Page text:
Does Presidential Pardon Bring End to Enkhbayar Saga?

Mongolian President Ts Elbegdorj was narrowly re-elected to a second term in the June 26 presidential election. He is embarking on this second and final term with expectations of personnel continuity and policy stability. He is setting out on this path with a bit of a bang, the announcement of a pardon for former President N Enkhbayar who has been released into civilian hospital care earlier in August 2013.

Enkhbayar’s pardon is not unexpected and a political gamble to remove one of the thorns in Elbegdorj’s side as he embarks on his next four years in office.

Recapping the Enkhbayar Saga

Enkhbayar rose through the then-Mongolian People’s Revolutionary Party (MPRP) and was elected to the Ikh Khural (parliament) for this first time in 1992. He became the first person to hold all three highest elected offices in the country: prime minister (2000-04), chairman of parliament (2004-05), and president (2005-09).

Despite Enkhbayar’s powerful positions and central role in the party, he is rarely associated with any particular policy initiatives or directions. The most momentous decision for Mongolia that should have come during his watch was the signing of an Investment Agreement covering Anglo-Australian mining giant Rio Tinto’s investment in the massive Oyu Togloi gold and copper project. Yet, Enkhbayar was relatively un-inolved in this decision and the Agreement was ultimately only possible after Enkhbayar had lost the 2009 election, during Elbegdorj’s first term in the context of a “grand coalition” of the MPRP and DP under Prime Minister S Bayar.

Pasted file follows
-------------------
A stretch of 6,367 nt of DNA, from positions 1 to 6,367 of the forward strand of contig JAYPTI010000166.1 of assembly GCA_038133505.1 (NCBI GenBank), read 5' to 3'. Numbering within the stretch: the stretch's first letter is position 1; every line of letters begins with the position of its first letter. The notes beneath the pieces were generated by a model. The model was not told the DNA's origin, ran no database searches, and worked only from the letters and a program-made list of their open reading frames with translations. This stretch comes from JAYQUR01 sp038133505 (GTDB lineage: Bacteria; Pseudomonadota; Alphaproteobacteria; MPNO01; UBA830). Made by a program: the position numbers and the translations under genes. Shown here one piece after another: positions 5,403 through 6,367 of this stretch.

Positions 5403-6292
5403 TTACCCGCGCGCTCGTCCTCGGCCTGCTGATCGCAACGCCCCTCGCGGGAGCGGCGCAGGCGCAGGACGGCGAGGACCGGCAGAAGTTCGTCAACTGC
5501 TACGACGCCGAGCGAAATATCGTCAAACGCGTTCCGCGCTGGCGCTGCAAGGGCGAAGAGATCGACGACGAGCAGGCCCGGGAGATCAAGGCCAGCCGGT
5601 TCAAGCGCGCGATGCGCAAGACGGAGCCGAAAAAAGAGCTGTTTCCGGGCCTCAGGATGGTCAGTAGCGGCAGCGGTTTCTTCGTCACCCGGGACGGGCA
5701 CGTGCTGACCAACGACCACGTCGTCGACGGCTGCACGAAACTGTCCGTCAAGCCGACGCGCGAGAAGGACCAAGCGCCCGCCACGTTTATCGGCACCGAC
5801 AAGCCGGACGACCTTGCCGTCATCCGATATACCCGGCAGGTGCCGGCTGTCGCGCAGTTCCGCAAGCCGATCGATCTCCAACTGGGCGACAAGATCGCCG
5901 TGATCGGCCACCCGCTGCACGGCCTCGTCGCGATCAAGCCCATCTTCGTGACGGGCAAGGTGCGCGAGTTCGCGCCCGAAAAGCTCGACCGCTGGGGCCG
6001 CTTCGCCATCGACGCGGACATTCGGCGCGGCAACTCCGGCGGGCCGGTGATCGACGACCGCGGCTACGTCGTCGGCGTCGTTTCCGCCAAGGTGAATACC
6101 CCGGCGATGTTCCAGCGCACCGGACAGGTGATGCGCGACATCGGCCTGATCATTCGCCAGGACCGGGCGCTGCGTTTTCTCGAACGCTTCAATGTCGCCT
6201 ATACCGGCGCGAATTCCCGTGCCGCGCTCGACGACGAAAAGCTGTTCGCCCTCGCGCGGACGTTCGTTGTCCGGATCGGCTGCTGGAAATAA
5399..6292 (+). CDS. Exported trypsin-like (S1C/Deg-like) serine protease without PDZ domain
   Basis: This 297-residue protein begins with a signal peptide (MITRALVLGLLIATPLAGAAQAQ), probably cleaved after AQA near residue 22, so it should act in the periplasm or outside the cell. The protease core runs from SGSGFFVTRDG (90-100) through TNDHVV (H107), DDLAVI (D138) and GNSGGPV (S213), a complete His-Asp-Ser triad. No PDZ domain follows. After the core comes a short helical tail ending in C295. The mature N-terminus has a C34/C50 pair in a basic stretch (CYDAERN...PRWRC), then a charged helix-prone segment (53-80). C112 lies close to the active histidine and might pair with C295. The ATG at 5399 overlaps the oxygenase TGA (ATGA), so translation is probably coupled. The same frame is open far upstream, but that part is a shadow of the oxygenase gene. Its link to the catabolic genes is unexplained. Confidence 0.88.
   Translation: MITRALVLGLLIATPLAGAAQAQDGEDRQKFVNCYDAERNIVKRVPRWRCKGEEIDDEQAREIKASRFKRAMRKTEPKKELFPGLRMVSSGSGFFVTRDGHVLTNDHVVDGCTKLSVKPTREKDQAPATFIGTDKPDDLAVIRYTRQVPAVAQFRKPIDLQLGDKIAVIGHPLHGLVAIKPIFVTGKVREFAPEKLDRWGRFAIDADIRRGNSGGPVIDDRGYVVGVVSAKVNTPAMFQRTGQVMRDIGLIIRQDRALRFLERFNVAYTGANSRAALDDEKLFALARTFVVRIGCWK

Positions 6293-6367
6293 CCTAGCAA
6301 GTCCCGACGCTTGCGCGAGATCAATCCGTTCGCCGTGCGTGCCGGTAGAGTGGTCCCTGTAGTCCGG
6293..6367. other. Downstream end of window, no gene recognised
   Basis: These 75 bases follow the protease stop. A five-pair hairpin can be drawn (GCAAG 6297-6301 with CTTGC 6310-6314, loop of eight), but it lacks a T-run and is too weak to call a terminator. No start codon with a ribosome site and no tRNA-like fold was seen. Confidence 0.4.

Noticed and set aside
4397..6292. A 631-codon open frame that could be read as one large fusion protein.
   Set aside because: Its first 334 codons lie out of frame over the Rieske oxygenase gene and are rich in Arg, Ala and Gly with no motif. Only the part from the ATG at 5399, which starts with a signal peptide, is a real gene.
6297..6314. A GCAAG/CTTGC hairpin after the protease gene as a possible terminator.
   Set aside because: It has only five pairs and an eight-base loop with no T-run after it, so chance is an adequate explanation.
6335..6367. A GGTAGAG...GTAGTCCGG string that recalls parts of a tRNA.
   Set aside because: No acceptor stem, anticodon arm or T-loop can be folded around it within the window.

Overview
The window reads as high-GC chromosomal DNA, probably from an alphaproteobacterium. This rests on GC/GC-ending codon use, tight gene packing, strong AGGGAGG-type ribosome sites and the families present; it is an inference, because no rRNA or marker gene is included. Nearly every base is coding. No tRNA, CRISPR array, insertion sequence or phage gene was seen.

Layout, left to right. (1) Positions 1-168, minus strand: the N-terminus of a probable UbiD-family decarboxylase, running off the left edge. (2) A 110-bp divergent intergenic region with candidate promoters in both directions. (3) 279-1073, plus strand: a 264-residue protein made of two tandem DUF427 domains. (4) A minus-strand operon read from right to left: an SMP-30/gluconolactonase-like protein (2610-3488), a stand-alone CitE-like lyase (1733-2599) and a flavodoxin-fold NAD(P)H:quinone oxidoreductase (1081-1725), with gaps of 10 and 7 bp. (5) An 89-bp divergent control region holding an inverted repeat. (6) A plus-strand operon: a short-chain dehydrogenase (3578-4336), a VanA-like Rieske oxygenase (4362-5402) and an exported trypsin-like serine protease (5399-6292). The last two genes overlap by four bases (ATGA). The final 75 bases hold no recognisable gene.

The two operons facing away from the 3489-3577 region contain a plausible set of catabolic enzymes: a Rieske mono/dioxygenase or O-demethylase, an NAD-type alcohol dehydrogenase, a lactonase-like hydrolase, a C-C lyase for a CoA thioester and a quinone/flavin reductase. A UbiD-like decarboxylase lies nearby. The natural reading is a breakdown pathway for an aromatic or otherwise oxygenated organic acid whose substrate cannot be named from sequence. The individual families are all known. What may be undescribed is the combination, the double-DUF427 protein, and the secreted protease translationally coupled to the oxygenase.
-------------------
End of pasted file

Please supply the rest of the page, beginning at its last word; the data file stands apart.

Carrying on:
His power waned during his term as president and he was defeated in his bid for re-election by Elbegdorj in 2009 in part because his own party no longer stood behind him. He became further alienated from his party when then-Prime Minister S Bayar announced Enkhbayar’s defeat to Elbegdorj very quickly after the election. This decision to force Enkhbayar to concede quickly was driven more by a desire for a speedy result following the violent unrest that had come with allegations of irregularities in the 2008 parliamentary election.

Enkhbayar’s alienation from the MPRP intensified when S Batbold became party leader. Batbold asserted his leadership by pushing a name-change for the party which reverted to its pre-1924 name of Mongolian People’s Party (MPP) in 2010.

While this name change was widely supported within the party, Enkhbayar gathered the opposition to the change and formed a splinter party which was ultimately allowed to assume the name of Mongolian People’s Revolutionary Party, even though the MPP was the organization that continued the existence of the socialist era-MPRP and retained its organization and assets.

As leader of the MPRP, Enkhbayar has taken a significant populist turn through the members of parliament that form the “Justice Coalition” together with the Mongolian National Democratic Party.

Allegations of Corruption

Allegations of corruption followed Enkhbayar throughout his political career. Most of these allegations focused on the business activities of his wife and the privatizations of public companies, but also pointed to the very sudden paying off of Mongolia’s legacy debt to Russia during Enkhbayar’s term as prime minister in 2003 by U.S.-Canadian mining entrepreneur Robert Friedland.